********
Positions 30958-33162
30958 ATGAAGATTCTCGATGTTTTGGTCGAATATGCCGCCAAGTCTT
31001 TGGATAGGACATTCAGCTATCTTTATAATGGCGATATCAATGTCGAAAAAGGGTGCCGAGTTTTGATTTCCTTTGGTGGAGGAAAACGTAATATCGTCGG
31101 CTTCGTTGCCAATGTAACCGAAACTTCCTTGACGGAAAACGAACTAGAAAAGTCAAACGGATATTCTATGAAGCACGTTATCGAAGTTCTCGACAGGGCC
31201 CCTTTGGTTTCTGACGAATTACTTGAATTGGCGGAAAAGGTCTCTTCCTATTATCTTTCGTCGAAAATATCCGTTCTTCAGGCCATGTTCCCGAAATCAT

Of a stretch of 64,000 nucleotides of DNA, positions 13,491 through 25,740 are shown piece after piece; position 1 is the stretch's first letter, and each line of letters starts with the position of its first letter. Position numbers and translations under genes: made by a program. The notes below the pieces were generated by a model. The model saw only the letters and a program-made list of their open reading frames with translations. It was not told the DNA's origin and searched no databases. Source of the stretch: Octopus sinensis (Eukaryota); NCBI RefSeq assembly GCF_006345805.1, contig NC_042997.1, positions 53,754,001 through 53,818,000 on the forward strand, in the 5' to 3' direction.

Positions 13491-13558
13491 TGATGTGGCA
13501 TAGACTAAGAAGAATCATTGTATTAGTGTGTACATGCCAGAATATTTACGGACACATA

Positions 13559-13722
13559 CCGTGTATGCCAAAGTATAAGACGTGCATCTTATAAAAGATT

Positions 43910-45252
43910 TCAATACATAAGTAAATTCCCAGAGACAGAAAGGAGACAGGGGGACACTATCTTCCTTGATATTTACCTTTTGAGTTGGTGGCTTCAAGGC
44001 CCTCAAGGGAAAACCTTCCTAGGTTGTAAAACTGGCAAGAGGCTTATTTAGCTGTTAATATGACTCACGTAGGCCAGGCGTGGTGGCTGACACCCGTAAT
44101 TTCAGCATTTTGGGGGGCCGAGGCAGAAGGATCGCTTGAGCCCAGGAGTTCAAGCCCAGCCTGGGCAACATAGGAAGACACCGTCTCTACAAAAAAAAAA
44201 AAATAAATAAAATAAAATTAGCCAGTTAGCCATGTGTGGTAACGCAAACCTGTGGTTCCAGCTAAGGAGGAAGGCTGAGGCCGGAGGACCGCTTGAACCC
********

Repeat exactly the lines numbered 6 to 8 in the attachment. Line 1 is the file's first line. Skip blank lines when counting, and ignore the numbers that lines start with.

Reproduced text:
Of a stretch of 64,000 nucleotides of DNA, positions 13,491 through 25,740 are shown piece after piece; position 1 is the stretch's first letter, and each line of letters starts with the position of its first letter. Position numbers and translations under genes: made by a program. The notes below the pieces were generated by a model. The model saw only the letters and a program-made list of their open reading frames with translations. It was not told the DNA's origin and searched no databases. Source of the stretch: Octopus sinensis (Eukaryota); NCBI RefSeq assembly GCF_006345805.1, contig NC_042997.1, positions 53,754,001 through 53,818,000 on the forward strand, in the 5' to 3' direction.

Positions 13491-13558
13491 TGATGTGGCA